Being cognizant of the multiple uses of emojis, especially when it doesn’t add to the tone of the tweet or the content, is a vital part of helping those with visual impairments in ensuring that their experience on Twitter and other platforms is as easy as possible.
To discover just how prevalent of an issue this is, we built a script to analyse a sample of Tweets from the United Kingdom. In total, we examined 100,000 Tweets from a 50km radius in the country and then discovered how many of those utilise emojis, analysing the results.
When we look at our sample, we find that there is still a lot more overuse of emojis in Tweets, with the repetition number higher for certain longer emoji descriptions.
What the data shows
Perhaps unsurprisingly ‘FACE WITH TEARS OF JOY’ is the most used emoji and is also the most repeated-when-used emoji. Typically used to demonstrate happiness, it is used repeatedly 93% of the time that it is used, making it the emoji most likely to cause disruption to screen readers.
Another wordy descriptor, ROLLING ON THE FLOOR LAUGHING, comes in at a second place in terms of causing issues, and is repeated 92.88% of the time when it is used. ‘LOUDLY CRYING FACE’ is also amongst four emojis that are repeated 90% of the time when used.
Shorter emojis, such as FIRE, RED HEART and SPARKLES is also often used multiple times, but they are less disruptive than the ‘longer worded’ emojis due to the length of time that it takes for a screen reader to read them out as words.
The most problematic tweets are those that repeat emojis over three times. We found that just over 10% of the total emoji tweets contained three or more emojis, with some containing as many as 11 in total.
In total 42% of tweets contained repeated emojis, meaning that two in five tweets are potentially difficult or even impossible to interpret for a visually impaired user who is relying on a screen reader.
Due to the average length of some of the emojis, we found that the increased number goes far over the character limit of tweets when a screen reader reads them, resulting in tremendous difficulty for the user and a dramatic change in Twitter’s service offering, too.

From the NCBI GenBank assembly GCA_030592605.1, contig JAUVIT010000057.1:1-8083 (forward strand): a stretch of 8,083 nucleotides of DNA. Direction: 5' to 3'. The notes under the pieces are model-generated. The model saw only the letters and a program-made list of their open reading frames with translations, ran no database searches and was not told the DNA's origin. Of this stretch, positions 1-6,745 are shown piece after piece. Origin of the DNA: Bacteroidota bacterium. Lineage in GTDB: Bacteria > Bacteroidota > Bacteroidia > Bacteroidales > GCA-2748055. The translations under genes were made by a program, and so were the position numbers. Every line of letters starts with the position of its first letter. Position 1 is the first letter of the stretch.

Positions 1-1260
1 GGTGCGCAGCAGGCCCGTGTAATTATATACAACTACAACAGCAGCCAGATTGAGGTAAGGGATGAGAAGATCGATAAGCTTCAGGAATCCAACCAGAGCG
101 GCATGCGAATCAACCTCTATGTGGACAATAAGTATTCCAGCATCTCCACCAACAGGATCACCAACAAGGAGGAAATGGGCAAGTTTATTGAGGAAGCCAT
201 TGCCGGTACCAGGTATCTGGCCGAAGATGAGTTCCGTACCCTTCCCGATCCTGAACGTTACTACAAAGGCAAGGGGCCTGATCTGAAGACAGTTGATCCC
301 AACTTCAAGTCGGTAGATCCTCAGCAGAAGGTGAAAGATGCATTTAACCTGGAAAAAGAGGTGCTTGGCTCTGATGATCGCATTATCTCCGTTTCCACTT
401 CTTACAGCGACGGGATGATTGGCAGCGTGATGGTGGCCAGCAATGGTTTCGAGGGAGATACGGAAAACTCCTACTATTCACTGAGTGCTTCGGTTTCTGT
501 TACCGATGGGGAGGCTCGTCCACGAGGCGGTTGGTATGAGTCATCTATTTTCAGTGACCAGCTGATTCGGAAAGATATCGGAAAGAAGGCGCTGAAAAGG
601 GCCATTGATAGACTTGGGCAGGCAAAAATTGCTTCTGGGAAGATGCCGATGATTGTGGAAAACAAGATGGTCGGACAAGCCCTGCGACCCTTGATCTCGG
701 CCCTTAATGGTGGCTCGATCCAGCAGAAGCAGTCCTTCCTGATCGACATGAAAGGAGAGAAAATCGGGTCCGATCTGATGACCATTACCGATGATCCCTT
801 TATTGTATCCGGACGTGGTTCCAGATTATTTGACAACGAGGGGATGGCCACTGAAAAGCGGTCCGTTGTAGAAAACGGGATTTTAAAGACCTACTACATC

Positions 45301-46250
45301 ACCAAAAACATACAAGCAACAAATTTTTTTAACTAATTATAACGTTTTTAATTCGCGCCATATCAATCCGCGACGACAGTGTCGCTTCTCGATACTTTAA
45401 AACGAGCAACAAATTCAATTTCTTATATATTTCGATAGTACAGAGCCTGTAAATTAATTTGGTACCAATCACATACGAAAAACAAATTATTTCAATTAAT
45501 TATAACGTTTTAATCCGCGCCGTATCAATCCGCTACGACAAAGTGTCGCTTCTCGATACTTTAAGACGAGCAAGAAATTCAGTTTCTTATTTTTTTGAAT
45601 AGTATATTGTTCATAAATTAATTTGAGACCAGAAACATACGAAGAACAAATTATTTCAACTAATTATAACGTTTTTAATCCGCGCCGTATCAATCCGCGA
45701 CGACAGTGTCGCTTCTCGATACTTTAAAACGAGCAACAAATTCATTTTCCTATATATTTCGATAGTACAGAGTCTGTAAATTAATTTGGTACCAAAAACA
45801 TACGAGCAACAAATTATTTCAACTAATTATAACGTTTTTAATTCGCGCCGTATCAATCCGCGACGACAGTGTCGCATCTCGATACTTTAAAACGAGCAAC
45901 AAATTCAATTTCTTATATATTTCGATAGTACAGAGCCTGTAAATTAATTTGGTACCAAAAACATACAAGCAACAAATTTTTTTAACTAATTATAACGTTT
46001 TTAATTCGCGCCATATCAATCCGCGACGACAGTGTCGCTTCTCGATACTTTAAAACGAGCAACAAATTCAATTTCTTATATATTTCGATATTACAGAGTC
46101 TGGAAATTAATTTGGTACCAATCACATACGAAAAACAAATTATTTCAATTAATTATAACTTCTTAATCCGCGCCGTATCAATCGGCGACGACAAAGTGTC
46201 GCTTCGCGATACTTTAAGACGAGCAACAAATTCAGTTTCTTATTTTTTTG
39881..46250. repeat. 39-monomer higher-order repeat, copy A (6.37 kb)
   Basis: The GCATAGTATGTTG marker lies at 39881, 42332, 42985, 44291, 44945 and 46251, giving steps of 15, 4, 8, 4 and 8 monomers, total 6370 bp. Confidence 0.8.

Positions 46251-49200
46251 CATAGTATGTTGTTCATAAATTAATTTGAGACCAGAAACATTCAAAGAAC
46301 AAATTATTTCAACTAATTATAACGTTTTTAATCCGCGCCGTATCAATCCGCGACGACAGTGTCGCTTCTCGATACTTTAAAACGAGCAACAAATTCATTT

In reaction to this data, we have outlined some rules for using emoji that will enable a more positive experience for the user:
Golden rules when it comes to utilising emojis for accessibility:
1. Never use emojis to replace words.
Often the emoji alternative text descriptions that are used by the screen reader and text-to-speech software changes the way that these are interpreted. For example, the sun emoji is often used as a way to denote sunny instead, but the screen reader will always read it as ‘sun’. ‘It is very ☀️ today’ becomes ‘It is very sunny today.’ Ensuring that your emoji doesn’t replace words but instead adds to them, will prevent this issue in understanding for those using screen readers.
2. Put emojis at the end of sentences.
When emojis break up a sentence, it doesn’t just make it difficult to understand, but it also becomes tedious and difficult to listen to. The difficulty level in understanding a sentence increases significantly when you factor in multiple emojis within sentences, rather than the end, where it is easier to skip or to ignore.
3. Don’t use more than three emojis.
Repetition is the most problematic use of emojis. When using a string of emojis you are demanding a lot more of a screen-reader and the user. Similarly, when using several different emojis, be conscious of how easy they are to interpret and if they add to the meaning of your sentence. It takes a lot more cognitive effort to understand emojis when you are hearing them rather than seeing them.
Tej Kohli Foundation founder Tej Kohli said about the importance of technology and accessibility for visually impaired people:
Many people with visual impairment, especially those in low-and-middle-income countries, are prevented from participating fully in society. Thankfully affordable smartphones combined with accessible technologies such as screen readers are changing that for the better. But as well as improving the technology we also need behaviour change to ensure that information technologies – which can be a major catalyst for social mobility and poverty reduction – remain accessible to all, especially those who have a visual impairment.
You can read more about the Tej Kohli Foundation here: https://tejkohlifoundation.com/
About The Tej Kohli Foundation
The Tej Kohli Foundation is a not-for-profit that is focused on rebuilding people and communities and giving people a second chance at life. Founded by technologist Tej Kohli, the Tej Kohi Foundation has a long track record of supporting the development of technological solutions that can prevent and cure the needless blindness which arises due to poverty and inequality; whilst simultaneously making grassroots interventions to cure corneal blindness and cataract blindness.
Between 2015 and 2020 the ‘Tej Kohli Cornea Institute’ arm of the Foundation performed 43,255 free surgical procedures to cure and alleviate corneal blindness in India. In 2021 a new Tej Kohli & Ruit Foundation project embarked on a mission to cure 300,000 to 500,000 people of cataract blindness by 2026 in low-income countries across Asia and East Africa.